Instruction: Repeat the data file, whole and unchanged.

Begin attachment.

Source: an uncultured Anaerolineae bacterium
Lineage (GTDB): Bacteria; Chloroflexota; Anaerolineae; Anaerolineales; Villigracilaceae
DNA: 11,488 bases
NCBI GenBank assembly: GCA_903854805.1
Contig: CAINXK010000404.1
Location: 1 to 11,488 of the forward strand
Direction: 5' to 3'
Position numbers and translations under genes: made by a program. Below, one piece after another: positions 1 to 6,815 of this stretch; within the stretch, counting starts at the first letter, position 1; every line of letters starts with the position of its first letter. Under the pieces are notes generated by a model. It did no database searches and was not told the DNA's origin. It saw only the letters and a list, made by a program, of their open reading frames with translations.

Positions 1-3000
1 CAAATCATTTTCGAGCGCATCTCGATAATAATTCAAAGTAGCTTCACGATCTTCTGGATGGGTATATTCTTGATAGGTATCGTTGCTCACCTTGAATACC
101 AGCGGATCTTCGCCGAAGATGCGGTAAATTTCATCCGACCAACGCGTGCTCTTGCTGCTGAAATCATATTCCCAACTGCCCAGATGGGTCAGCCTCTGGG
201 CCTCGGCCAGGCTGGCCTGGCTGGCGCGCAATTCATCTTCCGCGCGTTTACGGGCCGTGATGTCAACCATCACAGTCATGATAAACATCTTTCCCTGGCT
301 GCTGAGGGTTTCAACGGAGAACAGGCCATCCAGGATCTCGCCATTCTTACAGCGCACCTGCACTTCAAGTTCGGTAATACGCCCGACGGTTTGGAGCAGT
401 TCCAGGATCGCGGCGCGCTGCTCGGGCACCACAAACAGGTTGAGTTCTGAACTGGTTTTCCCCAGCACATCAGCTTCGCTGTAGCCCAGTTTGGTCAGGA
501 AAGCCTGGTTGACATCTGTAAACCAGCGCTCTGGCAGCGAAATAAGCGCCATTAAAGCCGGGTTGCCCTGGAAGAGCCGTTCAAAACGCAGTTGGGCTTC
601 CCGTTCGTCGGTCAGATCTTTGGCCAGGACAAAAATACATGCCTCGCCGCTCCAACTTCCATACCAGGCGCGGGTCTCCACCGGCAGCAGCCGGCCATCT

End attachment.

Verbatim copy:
Source: an uncultured Anaerolineae bacterium
Lineage (GTDB): Bacteria; Chloroflexota; Anaerolineae; Anaerolineales; Villigracilaceae
DNA: 11,488 bases
NCBI GenBank assembly: GCA_903854805.1
Contig: CAINXK010000404.1
Location: 1 to 11,488 of the forward strand
Direction: 5' to 3'
Position numbers and translations under genes: made by a program. Below, one piece after another: positions 1 to 6,815 of this stretch; within the stretch, counting starts at the first letter, position 1; every line of letters starts with the position of its first letter. Under the pieces are notes generated by a model. It did no database searches and was not told the DNA's origin. It saw only the letters and a list, made by a program, of their open reading frames with translations.

Positions 1-3000
1 CAAATCATTTTCGAGCGCATCTCGATAATAATTCAAAGTAGCTTCACGATCTTCTGGATGGGTATATTCTTGATAGGTATCGTTGCTCACCTTGAATACC
101 AGCGGATCTTCGCCGAAGATGCGGTAAATTTCATCCGACCAACGCGTGCTCTTGCTGCTGAAATCATATTCCCAACTGCCCAGATGGGTCAGCCTCTGGG
201 CCTCGGCCAGGCTGGCCTGGCTGGCGCGCAATTCATCTTCCGCGCGTTTACGGGCCGTGATGTCAACCATCACAGTCATGATAAACATCTTTCCCTGGCT
301 GCTGAGGGTTTCAACGGAGAACAGGCCATCCAGGATCTCGCCATTCTTACAGCGCACCTGCACTTCAAGTTCGGTAATACGCCCGACGGTTTGGAGCAGT
401 TCCAGGATCGCGGCGCGCTGCTCGGGCACCACAAACAGGTTGAGTTCTGAACTGGTTTTCCCCAGCACATCAGCTTCGCTGTAGCCCAGTTTGGTCAGGA
501 AAGCCTGGTTGACATCTGTAAACCAGCGCTCTGGCAGCGAAATAAGCGCCATTAAAGCCGGGTTGCCCTGGAAGAGCCGTTCAAAACGCAGTTGGGCTTC
601 CCGTTCGTCGGTCAGATCTTTGGCCAGGACAAAAATACATGCCTCGCCGCTCCAACTTCCATACCAGGCGCGGGTCTCCACCGGCAGCAGCCGGCCATCT